You need to edit the FCP Batch list to find & replace some text in the file. Make sure you are using a true text editor and not Microsoft Word or Wordperfect! You can use Microsoft Excel to do this, but make sure you save the final files out as tab-delimited and not as a Workbook. The other important thing is that Avid expects to see MS-DOS type line feeds (as oppsed to Macintosh or Unix style), you’ll need to make sure you have this capbility in your editing application. On OSX, TextWrangler or SubEthaEdit allow you to do this, as well as the Terminal-based editor, pico. On a PC, you can do this with TexPad or Notepad++. Using Microsoft Excel does not solve this problem, particularly if you use Excel on a Mac. The only way I’ve found to do this is to use a text editor that can change linefeed types after you’ve used Excel to get everything else taken care of. Here’s where you’d do that in TextWrangler:

Step 5 – Download and open this Sample Avid Log Exchange file (known from now on as ALE – don’t you love all the silly letters?). I have created this file to give you exactly what the Avid needs to see at the head of the file. If you don’t have the top of the file laid out like this one it will not work. Also, don’t forget to change any of the standards entries if you are dealing with PAL.

Step 6 – Tack the FCP Batch List onto the end of the ALE file. The easiest way to do this is to Select All in the FCP Batch List window then copy and paste it into the ALE file just below the Headings line. Go ahead and kill the “test clip” line in the Sample file. When you have it right, here’s how it should look (if you used Excel):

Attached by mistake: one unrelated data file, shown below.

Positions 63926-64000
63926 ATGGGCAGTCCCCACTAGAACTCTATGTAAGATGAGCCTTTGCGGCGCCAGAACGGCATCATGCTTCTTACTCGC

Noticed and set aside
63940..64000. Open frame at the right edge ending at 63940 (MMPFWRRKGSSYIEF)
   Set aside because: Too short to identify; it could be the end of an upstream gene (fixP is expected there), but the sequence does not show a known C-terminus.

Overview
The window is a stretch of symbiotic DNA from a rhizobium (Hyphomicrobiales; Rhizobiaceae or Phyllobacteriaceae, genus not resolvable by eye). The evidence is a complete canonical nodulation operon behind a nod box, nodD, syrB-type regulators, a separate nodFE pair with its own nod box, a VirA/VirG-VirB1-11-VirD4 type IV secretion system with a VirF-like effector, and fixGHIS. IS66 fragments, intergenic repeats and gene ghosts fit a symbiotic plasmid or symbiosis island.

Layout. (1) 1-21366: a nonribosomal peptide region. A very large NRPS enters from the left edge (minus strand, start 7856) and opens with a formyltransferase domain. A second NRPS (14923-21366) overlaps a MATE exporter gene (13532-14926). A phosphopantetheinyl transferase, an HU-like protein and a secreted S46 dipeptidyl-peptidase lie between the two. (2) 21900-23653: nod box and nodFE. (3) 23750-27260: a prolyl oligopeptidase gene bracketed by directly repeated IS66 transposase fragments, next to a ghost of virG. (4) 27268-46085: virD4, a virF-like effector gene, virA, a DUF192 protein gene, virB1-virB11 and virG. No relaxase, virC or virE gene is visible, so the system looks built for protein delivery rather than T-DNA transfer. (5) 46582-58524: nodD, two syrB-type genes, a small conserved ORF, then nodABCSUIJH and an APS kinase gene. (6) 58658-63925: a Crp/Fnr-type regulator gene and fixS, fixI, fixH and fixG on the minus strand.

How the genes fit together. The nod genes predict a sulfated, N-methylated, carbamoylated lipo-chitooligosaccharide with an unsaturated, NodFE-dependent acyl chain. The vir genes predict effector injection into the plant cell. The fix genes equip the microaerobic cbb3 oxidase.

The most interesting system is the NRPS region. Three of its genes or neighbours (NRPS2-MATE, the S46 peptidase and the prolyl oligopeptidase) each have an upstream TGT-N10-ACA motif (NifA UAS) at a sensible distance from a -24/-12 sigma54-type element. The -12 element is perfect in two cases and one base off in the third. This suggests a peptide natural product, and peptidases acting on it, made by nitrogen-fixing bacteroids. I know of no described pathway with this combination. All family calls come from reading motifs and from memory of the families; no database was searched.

Check out what’s going on with these two files now. Look at Column A, Row 7. This row represents the Avid Headings that correspond to the FCP Columns. Again at Column A, Row 10, just below the word “Data”, you see the FCP Column names. I had you do it like this because with these two rows, you can easily see that they match up. Avid calls it a Tape and FCP calls it a Reel. Avid calls it Start and End, FCP calls it Media Start and Media End. And so on.

Step 7- Once they match, delete the line that has the FCP Column names in it. The one benefit of doing this in Excel is that you can easily move chunks of the log data around to get it to line if you didn’t have the columns in the same order as the Sample file.
Step 8 – Make sure that the Avid Heading reads as “Lognote” with no space. Even though Avid will allow you to create custom heading names, it won’t import the data if they are in the import file. Use that file I referred to earlier and you shouldn’t have that problem.

Step 9 – Delete any FCP bin names (if you have any – Column A, Row 17 above). If you don’t delete them, they could cause your import to abort when bringing things into the Avid. You will most likely lose the clip immediately following the FCP bin name.

Step 10 – Find and Replace the Tracks Data. This can get a little confusing, but FCP represents which tracks it will capture on each clip differently than Avid. FCP uses “1V, 2A” to mean Video and 2 channels of audio. Avid uses “VA1A2” to mean the same thing. You need to use a find and replace tool to search out all the “1V, 2A” and replace them with “VA1A2”. If you have logged only the audio for a clip you can drop the “1V” & “V” from the above examples. If you don’t do this, you’ll get an error stating “no tracks are defined” on each clip that comes into the Avid.

Step 11 – Save this new file with a new name & get it over to the system where the Avid is.
Cheaters Helper: Click me to the edited log file ready for import into Avid.

Step 12 – Create a new project (or bin in existing project). Import the new clips into the new bin or bins depending on how you logged things. Here’s a comparison of the original FCP clips and how they got imported into Avid (well, MediaLogger v11 on my Mac):

Step 13 – Start loading your footage in the Avid…

Cheaters Helper: Click me to download the Avid Project, just to see that it worked (Zip Archive)